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One Big Question: Will Eduardo Rodriguez trust his stuff like he did in 2019?

As in, can he trust his stuff?

Boston Red Sox Spring Training Photo by Billie Weiss/Boston Red Sox/Getty Images

Welcome to the annual Over The Monster One Big Question season preview series. Over the next 40(ish) days, we will be running through every player on the 40-man roster and identifying a key question for them pertaining to the coming season. This should run us up to the start of the season, at least as it is scheduled now. We will go through the roster in alphabetical order. For the most part, these will run Monday through Friday every week running up to the week before Opening Day, though expect some weekend posts mixed in as well as the 40-man is expected to continue to be altered before the start of the season. You can catch up with every post by following this link. Today we take a look at Eduardo Rodriguez.

The Question: Can Eduardo Rodriguez bring back his late-2019 aggression?

There is an argument to be made that no player in the league personified the 2020 COVID season like Rodriguez. It seems silly to say since he didn’t actually play in the season, but, well, that’s kind of the point. Everyone is coming back from a strange year with obstacles all over the place, but Rodriguez takes that to the max, after not only being infected with COVID in the summer but subsequently developing myocarditis, a heart condition. This was serious enough that he was essentially limited to the couch for the entire season, not even being able to do so much as walk on a treadmill until after the season concluded.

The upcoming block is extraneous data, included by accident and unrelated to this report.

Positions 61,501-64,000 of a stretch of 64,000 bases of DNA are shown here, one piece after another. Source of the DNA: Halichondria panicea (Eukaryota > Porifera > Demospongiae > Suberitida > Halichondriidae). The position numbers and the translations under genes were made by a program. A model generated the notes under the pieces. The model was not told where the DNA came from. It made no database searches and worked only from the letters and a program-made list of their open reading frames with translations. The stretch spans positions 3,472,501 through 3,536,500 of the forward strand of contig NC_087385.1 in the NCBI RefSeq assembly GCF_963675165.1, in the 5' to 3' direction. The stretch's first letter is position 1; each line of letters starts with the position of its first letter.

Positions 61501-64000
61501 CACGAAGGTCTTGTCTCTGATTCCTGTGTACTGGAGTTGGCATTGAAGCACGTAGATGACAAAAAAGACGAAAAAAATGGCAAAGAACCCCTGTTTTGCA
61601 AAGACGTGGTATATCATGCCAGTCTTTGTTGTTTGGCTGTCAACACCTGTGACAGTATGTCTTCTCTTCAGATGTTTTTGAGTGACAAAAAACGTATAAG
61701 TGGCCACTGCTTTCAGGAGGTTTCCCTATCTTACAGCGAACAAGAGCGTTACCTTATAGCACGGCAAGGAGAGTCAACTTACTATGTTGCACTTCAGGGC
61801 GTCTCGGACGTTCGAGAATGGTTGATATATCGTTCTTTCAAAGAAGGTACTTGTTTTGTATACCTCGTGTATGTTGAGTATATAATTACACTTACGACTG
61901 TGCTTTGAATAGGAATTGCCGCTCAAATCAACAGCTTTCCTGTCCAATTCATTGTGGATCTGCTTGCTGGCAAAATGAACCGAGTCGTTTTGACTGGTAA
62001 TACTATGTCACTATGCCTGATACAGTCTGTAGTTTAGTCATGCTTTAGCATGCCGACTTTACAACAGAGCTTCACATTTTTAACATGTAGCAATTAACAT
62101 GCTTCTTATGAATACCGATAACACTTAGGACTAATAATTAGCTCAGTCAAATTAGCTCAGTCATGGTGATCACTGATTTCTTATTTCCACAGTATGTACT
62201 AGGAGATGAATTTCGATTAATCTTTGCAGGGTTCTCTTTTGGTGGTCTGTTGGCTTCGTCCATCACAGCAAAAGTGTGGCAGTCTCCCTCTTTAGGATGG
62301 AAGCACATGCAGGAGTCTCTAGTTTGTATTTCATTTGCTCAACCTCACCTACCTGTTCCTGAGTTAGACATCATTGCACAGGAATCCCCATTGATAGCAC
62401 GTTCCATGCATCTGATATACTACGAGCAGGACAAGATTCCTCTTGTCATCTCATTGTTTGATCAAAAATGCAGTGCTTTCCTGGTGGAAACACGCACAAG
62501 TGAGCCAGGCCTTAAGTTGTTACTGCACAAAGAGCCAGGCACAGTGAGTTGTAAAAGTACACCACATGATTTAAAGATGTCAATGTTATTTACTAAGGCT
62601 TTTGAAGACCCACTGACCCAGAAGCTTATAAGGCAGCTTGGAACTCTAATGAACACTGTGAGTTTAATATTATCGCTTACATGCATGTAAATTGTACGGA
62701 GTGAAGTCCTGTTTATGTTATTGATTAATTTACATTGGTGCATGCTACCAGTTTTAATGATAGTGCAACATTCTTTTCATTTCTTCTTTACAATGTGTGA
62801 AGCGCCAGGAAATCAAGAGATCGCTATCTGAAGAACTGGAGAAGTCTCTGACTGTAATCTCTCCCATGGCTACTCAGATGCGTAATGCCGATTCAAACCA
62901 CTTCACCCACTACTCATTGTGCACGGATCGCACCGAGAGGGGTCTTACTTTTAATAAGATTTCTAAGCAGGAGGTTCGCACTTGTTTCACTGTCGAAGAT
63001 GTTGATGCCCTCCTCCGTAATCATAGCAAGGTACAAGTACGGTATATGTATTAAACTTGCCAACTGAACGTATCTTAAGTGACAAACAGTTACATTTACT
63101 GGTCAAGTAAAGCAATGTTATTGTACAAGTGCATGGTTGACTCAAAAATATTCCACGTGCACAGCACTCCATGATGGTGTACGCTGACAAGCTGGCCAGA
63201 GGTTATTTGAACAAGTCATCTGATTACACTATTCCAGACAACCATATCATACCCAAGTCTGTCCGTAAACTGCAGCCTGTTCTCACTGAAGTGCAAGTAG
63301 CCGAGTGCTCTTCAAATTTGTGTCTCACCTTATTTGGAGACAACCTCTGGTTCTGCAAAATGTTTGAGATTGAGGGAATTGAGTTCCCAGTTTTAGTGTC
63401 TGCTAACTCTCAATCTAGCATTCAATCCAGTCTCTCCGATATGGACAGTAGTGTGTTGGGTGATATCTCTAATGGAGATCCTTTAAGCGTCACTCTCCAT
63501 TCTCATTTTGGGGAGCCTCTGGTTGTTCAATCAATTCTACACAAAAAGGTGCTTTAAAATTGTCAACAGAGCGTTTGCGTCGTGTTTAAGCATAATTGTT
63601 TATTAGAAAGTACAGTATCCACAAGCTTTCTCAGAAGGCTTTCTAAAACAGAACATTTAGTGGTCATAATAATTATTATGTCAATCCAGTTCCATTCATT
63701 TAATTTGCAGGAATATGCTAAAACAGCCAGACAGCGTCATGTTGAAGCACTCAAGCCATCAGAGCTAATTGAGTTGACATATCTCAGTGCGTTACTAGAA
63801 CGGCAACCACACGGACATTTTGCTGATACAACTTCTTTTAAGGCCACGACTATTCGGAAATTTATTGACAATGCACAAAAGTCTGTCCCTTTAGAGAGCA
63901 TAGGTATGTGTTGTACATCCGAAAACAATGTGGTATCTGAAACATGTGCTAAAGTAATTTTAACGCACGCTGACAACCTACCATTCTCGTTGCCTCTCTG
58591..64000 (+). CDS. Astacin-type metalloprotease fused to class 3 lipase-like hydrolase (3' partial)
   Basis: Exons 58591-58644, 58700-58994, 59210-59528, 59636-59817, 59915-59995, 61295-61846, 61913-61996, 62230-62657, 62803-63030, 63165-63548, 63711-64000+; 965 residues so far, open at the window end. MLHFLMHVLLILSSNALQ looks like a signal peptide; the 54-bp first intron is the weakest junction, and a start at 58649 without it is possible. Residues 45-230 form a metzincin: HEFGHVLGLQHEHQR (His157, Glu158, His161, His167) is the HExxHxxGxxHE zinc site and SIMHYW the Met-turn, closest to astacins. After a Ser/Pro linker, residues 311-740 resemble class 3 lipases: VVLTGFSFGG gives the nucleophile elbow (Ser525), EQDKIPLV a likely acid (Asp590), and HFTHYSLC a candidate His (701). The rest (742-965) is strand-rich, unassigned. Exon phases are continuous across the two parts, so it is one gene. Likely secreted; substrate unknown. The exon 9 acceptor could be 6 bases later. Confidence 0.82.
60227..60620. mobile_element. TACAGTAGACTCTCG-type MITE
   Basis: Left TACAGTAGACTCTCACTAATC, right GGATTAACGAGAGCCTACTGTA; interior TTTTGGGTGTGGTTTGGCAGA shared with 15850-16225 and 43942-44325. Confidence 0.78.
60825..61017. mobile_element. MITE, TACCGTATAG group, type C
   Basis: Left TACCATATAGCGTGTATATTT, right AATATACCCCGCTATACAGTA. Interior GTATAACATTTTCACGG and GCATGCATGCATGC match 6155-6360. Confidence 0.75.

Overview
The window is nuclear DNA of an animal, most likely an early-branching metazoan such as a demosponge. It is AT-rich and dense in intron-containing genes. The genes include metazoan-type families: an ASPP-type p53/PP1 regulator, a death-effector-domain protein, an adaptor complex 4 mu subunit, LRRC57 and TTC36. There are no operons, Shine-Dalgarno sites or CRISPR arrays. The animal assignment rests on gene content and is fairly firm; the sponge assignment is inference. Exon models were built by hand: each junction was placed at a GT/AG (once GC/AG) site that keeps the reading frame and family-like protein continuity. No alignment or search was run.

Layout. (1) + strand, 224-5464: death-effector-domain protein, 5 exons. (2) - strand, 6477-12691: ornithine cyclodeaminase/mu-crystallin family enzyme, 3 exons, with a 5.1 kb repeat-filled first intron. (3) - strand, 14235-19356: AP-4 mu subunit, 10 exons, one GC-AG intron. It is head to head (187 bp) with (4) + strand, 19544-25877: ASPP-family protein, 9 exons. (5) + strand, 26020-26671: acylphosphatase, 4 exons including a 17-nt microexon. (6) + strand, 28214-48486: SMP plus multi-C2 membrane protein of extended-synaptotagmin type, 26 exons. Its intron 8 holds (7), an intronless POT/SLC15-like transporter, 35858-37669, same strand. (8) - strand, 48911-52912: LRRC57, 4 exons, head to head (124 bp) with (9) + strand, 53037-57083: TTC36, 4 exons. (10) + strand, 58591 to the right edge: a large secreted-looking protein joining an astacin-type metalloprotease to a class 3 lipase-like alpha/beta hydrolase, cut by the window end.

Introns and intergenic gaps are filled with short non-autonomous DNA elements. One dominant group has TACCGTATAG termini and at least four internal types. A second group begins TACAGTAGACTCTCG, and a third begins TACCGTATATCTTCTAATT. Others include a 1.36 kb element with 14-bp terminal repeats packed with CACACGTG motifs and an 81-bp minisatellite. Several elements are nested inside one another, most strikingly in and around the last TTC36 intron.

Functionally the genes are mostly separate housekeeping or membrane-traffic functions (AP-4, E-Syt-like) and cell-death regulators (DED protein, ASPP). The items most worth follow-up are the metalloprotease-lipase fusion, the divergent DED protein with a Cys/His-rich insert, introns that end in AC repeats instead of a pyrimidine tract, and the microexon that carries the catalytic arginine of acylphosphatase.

It goes without saying that, beyond the seriousness of the condition from a human perspective, the Red Sox missed his presence on the mound. This was a historically bad pitching staff, particularly in the rotation, and Rodriguez would have given them a steady hand up top. The good news is that he is somehow a full go this spring and the early returns have been phenomenal. I was among those skeptical that he would actually be ready for a normal spring, but to this point he has proven me wrong and then some. With this team having more rotation questions this year as well — albeit not as many nor to the same extent as last season — Rodriguez will be an important figure on this club. And they could really use the guy we saw back in the latter portion of the 2019 season.

Boston Red Sox Spring Training Photo by Billie Weiss/Boston Red Sox/Getty Images

If you remember that 2019 season, in the pre-COVID era which feels like a century go at this point, the Red Sox southpaw took the step forward we had been waiting for his entire career. After merely showing flashes in his first four seasons in the bigs, we saw a refined version of Rodriguez taking the ball every five days. He ended up tossing a career-high 203 13 innings (66 more innings than his previous career-high) with a 3.81 ERA and a 3.86 FIP to match.

It wasn’t really just the numbers that were so impressive. Those were solid numbers, of course, as he was worth nearly four wins above replacement on FanGraphs and just about six WAR on Baseball-Reference. On a rate basis, though, he was roughly the same player he always had been. But there are two important points to make here that contributed to Rodriguez feeling like a different pitcher that summer. One is that he grew as the season went on, to the point where he pitched to a 3.15 ERA over his final 21 starts.